> of global warming alarmists. Now, conveniently, those who regularly
> blog on an alarmist Web site claim they have 'statistically smoothed'
> the data to show Antarctica is warming, even though surface
> temperature stations show a significant, long-term cooling trend.

Whoa. What the authors did was mix in satellite data with the sparse station
data. One of the interviews I heard made the following analogy: from weather
records in New York and San Francisco reconstruct the weather in Arizona.
This is one of the things I bang my head against the wall when discussing
this with Glenn. When you look at one location you cannot make a projection
for the entire planet. The denialists crow about the ice in the Netherlands
but forget that it was almost 70 last week in Colorado. The authors of the
paper use a novel technique to deal with the data sparseness. If you believe
like some that the data is simply too spare then you must conclude nothing and
not that Antarctica is cooling. It's also interesting that the denialists
went from satellites good, weather stations bad to its [pun intended] polar
opposite. I expect Glenn to post pictures of these stations and show air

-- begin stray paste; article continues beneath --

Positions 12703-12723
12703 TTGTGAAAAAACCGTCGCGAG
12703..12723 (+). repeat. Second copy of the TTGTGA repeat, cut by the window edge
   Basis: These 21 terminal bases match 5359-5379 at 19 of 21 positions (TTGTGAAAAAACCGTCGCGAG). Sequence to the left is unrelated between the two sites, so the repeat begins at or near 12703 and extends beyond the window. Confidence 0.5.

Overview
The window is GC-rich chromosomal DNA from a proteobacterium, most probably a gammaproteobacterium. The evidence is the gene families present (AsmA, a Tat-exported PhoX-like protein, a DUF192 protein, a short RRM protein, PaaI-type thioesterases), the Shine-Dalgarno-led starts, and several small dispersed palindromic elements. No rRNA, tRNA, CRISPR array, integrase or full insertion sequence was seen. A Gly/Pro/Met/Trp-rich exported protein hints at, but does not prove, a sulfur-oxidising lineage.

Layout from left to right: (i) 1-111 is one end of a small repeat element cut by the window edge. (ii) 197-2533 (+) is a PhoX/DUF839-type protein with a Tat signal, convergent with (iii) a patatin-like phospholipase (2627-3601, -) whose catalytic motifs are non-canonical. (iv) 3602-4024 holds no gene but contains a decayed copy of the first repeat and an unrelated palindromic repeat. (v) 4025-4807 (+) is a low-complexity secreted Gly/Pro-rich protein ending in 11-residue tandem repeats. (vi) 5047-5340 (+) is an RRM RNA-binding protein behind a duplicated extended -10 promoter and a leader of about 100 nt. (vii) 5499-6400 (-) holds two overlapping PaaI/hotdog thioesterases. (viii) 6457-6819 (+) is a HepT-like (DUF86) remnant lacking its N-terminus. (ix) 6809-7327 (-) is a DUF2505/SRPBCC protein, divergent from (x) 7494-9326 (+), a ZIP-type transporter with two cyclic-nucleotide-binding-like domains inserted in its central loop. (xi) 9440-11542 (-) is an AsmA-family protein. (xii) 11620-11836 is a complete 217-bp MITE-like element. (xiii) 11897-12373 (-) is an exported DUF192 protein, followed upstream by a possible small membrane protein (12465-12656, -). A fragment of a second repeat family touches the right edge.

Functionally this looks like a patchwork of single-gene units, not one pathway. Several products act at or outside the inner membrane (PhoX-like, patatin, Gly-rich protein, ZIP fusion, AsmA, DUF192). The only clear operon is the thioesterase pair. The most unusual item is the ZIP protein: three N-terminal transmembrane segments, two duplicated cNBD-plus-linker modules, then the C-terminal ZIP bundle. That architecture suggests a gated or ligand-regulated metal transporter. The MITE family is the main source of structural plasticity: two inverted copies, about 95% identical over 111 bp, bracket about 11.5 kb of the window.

conditioners near them. :-) The authors did more than just "statistically
smoothed" the data. From their paper:

We use the RegEM
> developed for sparse data infilling, to combine the occupied weather station
> data with the TIR and AWS data in separate reconstructions of the
> Antarctic temperature field. RegEM uses an iterative calculation that
> converges on reconstructed fields that are most consistent with the
> covariance information present both in the predictor data (in this case the
> weather stations) and the predictand data (the satellite observations or AWS
> data). We use an adaptation of RegEM in which only a small number, k, of
> significant eigenvectors are used10<>.
> Additionally, we use a truncated total-least-squares (TTLS) calculation30<> that
> minimizes both the vector b and the matrix A in the linear regression
> model Ax = b. (In this case A is the space-time data matrix,b is the
> principal component time series to be reconstructed and x represents the
> statistical weights.) Using RegEM with TTLS provides more robust results for
> climate field reconstruction than the ridge-regression method originally
> suggested in ref. 11<> for
> data infilling problems, when there are large differences in data
> availability between the calibration and reconstruction intervals10<>.
> For completeness, we compare results from RegEM with those from conventional
> principal-component analysis. [RDB Note: TIR is satellite data and AWS is
> automatic weather stations.]

 Taylor goes on:

> "The article appears to argue that due to incredibly bad luck, many
> temperature stations scattered throughout the continent are located in
> random, isolated pockets of cooling that defy the overall warming